Family history plays an important role in the research of Andrea Roberts, the founder of The Texas Freedom Colonies Project. She started the project as a doctoral student at the University of Texas at Austin in 2014 to study the towns founded by freed Black families and friends after emancipation, including Houston-area Riceville, where Roberts’ family are longtime residents.
“Freedom colonies were intentional Black community creations, not where people were pushed to live by default,” says Roberts, who holds a PhD in community and regional planning.
Her project includes an interactive map of freedom colony locations in Texas. So far, 557 names of towns founded between 1866 and 1930 have been identified through archival research. Of those, 489 have been verified as having existed, though only 10% were ever incorporated as legal towns. All are the subjects of growing research, exploration, and discovery by both scholars and descendants.
After emancipation, the great majority of the 250,000 newly freed Texas slaves scattered from plantations in search of somewhere they could call their own. “They seemed to want to get closer to freedom … like it was a place or a city,” said freedman Felix Haywood of San Antonio in the Slave Narratives—first-person accounts from former slaves collected in the 1930s for the Federal Writers’ Project.
Freedom was visualized as a place, a self-contained haven created by Black families and friends beginning their newfound independence in relative peace and isolation, and in total control, according to Roberts. They bought land, or squatted; built homes, churches, and schools; buried loved ones; and farmed in these small settlements.
Historical markers throughout East Texas, where slave populations were most dense, note surviving communities, schools, cemeteries, and churches. But Roberts’ map identifies locations to the south, like Restlawn Cemetery near Edinburg, and as far west as the Doyle District near Kerrville. Here, we explore the stories of three colonies holding on to their heritage.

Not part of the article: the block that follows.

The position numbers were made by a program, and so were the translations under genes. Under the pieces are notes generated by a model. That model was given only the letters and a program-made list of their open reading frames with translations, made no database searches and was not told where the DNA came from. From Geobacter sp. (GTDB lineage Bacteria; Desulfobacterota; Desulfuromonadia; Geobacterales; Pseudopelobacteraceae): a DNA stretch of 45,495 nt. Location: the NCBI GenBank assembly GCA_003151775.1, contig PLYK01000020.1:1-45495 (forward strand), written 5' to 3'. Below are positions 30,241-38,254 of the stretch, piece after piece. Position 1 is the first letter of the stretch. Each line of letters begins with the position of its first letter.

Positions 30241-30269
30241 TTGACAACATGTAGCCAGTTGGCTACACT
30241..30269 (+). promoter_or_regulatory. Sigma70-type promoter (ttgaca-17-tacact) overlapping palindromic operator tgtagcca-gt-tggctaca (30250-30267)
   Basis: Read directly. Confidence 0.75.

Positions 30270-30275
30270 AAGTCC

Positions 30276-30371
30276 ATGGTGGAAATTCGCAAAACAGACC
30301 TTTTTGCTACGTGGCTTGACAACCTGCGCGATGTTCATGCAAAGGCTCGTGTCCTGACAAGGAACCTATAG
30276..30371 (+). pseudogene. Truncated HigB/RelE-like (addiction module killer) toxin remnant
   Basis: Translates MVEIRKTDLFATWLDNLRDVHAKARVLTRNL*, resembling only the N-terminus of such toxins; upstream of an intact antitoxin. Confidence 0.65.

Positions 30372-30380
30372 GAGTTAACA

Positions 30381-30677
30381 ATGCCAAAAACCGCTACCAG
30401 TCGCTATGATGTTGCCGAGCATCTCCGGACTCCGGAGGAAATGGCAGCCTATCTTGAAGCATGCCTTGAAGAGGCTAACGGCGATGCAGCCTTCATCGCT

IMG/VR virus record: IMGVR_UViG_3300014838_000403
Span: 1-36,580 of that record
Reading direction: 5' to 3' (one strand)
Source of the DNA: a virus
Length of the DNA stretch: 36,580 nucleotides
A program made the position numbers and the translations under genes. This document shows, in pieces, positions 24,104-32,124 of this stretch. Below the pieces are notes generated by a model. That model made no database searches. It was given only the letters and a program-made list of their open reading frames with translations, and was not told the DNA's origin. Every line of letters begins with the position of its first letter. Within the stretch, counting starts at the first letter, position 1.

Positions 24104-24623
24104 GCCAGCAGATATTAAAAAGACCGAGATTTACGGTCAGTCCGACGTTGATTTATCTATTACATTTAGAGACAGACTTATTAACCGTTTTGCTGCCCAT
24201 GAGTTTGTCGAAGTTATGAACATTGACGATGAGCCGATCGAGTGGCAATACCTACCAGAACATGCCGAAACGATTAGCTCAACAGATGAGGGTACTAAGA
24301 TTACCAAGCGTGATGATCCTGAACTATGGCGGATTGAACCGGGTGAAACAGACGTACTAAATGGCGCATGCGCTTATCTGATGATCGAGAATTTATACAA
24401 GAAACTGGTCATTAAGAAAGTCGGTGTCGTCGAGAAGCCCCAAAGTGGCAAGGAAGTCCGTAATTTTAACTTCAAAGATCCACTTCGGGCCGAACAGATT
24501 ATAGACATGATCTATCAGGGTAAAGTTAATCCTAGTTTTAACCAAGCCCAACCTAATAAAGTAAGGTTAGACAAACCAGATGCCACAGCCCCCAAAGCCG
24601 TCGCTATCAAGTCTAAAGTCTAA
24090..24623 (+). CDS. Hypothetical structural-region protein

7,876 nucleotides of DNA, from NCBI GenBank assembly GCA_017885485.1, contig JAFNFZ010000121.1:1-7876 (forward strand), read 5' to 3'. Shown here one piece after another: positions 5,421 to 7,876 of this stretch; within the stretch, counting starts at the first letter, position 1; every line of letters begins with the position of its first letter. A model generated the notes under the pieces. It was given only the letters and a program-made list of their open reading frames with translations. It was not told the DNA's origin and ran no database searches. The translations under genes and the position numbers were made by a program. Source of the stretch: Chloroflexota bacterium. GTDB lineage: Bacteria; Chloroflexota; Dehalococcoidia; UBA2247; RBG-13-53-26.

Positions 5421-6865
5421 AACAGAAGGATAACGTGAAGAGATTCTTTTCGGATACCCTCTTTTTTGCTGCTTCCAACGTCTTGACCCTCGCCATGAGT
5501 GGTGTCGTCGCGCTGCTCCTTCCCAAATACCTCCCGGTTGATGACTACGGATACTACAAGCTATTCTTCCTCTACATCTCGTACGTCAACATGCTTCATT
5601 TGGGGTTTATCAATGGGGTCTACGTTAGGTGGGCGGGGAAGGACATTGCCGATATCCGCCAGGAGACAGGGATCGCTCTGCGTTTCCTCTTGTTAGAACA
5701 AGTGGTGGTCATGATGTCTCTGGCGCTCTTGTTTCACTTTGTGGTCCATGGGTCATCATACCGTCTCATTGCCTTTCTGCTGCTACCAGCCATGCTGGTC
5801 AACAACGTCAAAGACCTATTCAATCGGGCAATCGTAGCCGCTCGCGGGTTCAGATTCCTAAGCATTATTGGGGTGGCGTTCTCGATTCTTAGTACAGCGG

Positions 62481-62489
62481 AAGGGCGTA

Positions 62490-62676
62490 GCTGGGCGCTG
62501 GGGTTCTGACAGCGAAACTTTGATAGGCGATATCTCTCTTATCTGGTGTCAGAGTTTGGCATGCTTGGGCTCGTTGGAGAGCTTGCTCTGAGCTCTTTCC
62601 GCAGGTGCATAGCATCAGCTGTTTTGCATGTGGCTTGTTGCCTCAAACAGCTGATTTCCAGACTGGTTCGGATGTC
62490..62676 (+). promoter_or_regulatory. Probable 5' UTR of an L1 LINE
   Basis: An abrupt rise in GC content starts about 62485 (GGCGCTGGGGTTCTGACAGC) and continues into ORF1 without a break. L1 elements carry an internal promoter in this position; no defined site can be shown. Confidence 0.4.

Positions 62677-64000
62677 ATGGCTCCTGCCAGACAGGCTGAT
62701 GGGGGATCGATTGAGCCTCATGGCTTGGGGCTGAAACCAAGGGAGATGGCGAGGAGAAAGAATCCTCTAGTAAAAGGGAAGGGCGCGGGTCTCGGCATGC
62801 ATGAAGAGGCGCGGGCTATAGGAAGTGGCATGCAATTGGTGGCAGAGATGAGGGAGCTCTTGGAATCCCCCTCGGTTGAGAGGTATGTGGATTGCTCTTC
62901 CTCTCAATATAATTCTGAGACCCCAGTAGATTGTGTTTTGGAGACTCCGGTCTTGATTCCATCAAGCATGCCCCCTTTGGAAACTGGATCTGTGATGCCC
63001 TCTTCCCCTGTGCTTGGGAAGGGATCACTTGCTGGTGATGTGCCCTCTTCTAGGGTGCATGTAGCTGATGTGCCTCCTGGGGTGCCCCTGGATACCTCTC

Most freedom colonies share similar founding stories, but none are as improbable as the tale of Jim and Winnie Shankle’s endearing romance that led to the founding of Shankleville in East Texas’ Newton County.
In the 1840s, the couple were enslaved in Mississippi when Winnie and her three children were taken to what is now Newton County. Yearning to reunite with his wife, Jim escaped and navigated 400 miles by foot, mostly at night to avoid slave patrols. They reunited one day at dusk when he found Winnie, still enslaved, working near a spring.
After emancipation, the couple became the first African Americans to buy land in Newton County. Along with friends and family members, they built “prosperous farms, churches, a cotton gin, grist mills, sawmills, and schools which operated from 1883 to 1909,” according to a 2016 article in the Longview News-Journal.
Lareatha Clay, a descendant of the Shankles, is an advocate for acknowledging and teaching Shankleville’s history. “They used to say, ‘If you meet Lareatha, after five minutes you will know about Shankleville,’” Clay says.
Clay’s knowledge about freedom colonies was enhanced in the 1980s while living in Orlando, Florida, where she served on the city’s historic preservation board. She helped stage the nationally recognized Zora Neale Hurston Festival of the Arts and Humanities in the writer’s hometown of Eatonville, one of the first self-governing African American communities in the U.S., founded in 1887. The festival was developed to reinvigorate Eatonville.
“I volunteered there for four or five years, and I thought, ‘This could work for Shankleville,’” Clay recalls. “But what can we do? We don’t have a Zora Neale Hurston; no famous person who grew up in Shankleville. What can we use? Purple hull peas!”
She started the annual Purple Hull Pea Festival in 2014 as a nod to the staple crop in Shankleville. Some years, historians, preservationists, and archeologists present at the event and address the histories, social foundations, and challenges of surviving communities.